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Rocket design

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fizzy05/01/2019 10:22:11
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1602 forum posts
106 photos

The rocket, currently on display at MOSI has cylinders at about 5 degrees from parallel to the ground and yet in most illustrations they look to be nearer to 45 degrees, can anyobe shed light on why this is?

John Haine05/01/2019 10:31:50
2591 forum posts
133 photos

Hmm, a mystery. Must be rocket science...

You are quite right - also see this video of a replica, obviously connected with MOSI.

Pete White05/01/2019 10:41:25
53 forum posts
6 photos

Got this wrong, from the title thought you were planning on building one. lol

Anyway couldn't help with that or the real question.

Did like the video of the replica though.

Pete

Keith Long05/01/2019 10:43:45
789 forum posts
10 photos

Fizzy if you do a google search on "Stephenson's Rocket, history" you should find a Wikipedia page about the Rocket. Part way down is a heading "modifications". According to "The Engineer" publication at that time, 12 months after the Rainhill trials Rocket had been modified so much that it looked like a different locomotive - with near horizontal cylinders.

fizzy05/01/2019 10:47:08
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1602 forum posts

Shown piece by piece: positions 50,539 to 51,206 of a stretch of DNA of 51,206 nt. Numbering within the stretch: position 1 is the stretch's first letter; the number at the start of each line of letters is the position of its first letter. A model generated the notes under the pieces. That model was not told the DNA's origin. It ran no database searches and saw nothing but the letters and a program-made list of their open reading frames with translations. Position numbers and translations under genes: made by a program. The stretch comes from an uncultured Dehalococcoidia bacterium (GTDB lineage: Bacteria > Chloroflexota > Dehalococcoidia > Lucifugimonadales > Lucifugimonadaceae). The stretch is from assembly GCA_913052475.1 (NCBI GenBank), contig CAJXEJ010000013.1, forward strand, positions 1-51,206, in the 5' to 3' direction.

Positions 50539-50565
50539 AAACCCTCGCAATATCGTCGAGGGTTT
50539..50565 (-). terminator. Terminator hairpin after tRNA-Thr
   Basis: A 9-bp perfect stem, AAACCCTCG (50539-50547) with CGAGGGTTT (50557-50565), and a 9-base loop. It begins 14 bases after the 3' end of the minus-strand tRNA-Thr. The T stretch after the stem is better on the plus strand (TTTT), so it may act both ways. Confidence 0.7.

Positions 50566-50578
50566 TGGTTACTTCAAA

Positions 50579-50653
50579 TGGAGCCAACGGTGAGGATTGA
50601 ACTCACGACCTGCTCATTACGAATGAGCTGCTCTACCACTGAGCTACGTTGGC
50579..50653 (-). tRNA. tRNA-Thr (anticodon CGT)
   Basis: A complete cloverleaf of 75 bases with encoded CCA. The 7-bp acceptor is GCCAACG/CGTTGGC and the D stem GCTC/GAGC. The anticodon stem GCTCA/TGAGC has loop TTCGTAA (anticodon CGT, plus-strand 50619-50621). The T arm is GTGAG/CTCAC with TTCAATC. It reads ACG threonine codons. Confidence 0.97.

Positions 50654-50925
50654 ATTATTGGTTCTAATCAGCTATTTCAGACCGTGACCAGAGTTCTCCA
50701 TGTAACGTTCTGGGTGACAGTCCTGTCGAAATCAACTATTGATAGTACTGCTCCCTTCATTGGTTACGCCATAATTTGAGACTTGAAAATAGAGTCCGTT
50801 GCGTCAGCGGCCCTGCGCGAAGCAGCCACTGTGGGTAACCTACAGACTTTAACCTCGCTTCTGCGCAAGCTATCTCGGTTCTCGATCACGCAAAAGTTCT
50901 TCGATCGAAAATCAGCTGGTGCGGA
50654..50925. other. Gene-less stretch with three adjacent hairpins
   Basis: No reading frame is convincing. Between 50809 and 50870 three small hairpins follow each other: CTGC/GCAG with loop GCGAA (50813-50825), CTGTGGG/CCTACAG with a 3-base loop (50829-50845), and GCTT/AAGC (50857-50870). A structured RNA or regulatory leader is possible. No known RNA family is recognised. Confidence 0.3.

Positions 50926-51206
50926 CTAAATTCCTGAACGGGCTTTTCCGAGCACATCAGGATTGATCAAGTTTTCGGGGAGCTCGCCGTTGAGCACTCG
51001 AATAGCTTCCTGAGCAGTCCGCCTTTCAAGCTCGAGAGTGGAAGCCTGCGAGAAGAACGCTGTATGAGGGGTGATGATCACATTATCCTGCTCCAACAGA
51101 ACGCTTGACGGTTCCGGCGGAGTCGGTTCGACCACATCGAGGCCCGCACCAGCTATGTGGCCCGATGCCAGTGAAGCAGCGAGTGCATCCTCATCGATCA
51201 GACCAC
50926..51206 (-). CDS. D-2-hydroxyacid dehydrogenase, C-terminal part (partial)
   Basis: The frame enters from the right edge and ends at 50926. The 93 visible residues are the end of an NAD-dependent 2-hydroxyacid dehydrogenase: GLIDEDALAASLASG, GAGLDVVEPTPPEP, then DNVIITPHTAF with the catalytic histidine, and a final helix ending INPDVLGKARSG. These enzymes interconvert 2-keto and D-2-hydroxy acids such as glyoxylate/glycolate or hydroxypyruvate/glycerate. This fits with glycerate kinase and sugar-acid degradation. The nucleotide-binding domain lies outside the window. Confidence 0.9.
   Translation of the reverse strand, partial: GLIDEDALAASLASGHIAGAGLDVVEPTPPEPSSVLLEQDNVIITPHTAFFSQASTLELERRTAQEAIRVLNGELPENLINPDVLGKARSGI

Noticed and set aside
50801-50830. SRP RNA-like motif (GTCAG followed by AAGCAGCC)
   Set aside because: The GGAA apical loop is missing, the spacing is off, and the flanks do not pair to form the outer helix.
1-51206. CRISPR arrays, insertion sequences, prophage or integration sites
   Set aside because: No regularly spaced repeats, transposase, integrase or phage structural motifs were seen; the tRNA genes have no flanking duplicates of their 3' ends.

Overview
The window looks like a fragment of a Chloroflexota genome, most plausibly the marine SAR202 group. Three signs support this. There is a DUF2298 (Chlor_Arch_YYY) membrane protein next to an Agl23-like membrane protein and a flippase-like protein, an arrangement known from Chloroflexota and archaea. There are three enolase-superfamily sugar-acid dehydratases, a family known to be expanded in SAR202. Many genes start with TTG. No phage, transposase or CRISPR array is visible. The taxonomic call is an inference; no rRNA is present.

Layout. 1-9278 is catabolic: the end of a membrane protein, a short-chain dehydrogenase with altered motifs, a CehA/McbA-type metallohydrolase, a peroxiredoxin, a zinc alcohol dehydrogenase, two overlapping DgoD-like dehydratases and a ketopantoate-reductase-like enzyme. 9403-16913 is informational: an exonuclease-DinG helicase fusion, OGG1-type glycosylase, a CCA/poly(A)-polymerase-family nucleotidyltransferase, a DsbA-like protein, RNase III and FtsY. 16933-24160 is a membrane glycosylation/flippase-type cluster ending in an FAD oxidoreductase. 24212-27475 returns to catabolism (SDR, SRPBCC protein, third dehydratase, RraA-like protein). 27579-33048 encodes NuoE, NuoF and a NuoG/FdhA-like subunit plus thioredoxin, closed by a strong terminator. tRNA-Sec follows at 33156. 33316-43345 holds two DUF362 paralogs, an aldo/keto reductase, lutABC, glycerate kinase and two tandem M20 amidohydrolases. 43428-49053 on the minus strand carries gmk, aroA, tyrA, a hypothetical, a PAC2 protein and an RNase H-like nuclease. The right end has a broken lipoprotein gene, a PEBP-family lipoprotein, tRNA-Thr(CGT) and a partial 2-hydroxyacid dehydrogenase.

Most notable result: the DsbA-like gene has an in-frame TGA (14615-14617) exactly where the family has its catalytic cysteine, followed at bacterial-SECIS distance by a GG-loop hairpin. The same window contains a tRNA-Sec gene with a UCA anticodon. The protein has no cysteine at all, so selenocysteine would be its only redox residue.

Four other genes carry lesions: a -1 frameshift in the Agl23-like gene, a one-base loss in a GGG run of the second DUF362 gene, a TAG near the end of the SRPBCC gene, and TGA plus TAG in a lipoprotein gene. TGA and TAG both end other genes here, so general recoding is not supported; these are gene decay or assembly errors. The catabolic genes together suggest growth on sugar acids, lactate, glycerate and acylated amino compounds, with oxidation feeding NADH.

106 photos

Thanks - just found same info on mosi - The remains of Rocket we see today on display at the Science and Industry Museum look different from the locomotive seen at the Rainhill Trials, partly because of the dull patina of its finish compared to its bright yellow paintwork when it was first made. A larger smokebox has been fitted to its front end, and its cylinders have been lowered from the upper part of the boiler down to a near horizontal position.

Doesnt say why though.

John Haine05/01/2019 10:58:26
2591 forum posts
133 photos

Possibly because they would be nearer the frame and stiffer?

Ian S C05/01/2019 11:13:25
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7444 forum posts
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From what I can find out, the angle of the cylinders was 35*, later reduced to 8*( the preserved one in the London Science Museum has the cylinders in the 8* position. Another site quotes the angle a 45*, and later nearly horizontal.

Probably these engines in their day exceeded what we call "rocket science".

Ian S C

Weary05/01/2019 12:24:01
287 forum posts

The angle of the cylinders was reduced to reduce the propensity of steeply angled cylinders to lift and lower the driven wheel with each thrust. The development of 'Rocket', the 'Northumbrian' class were built with the cylinders at the lower angle.

The Science museum produced a technical booklet about 'Rocket' some years ago which went into forensic detail over the remains as they are currently and showed that in its' short working life the loco underwent significant changes. Technological development of the steam locomotive was moving at such a pace that it was outmoded almost immediately upon entering service.

Regards,

Phil

fizzy06/01/2019 11:21:51
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1602 forum posts
106 photos

Im actually off to see the preserved Rocket this afternoon in Manchester. I built a 7.25 gauge Invicta and experienced the problem of axle movement first hand. Tight suspension cured the problem. So if one were to build a replica in 7.25 gauge either inclination would be accurate?

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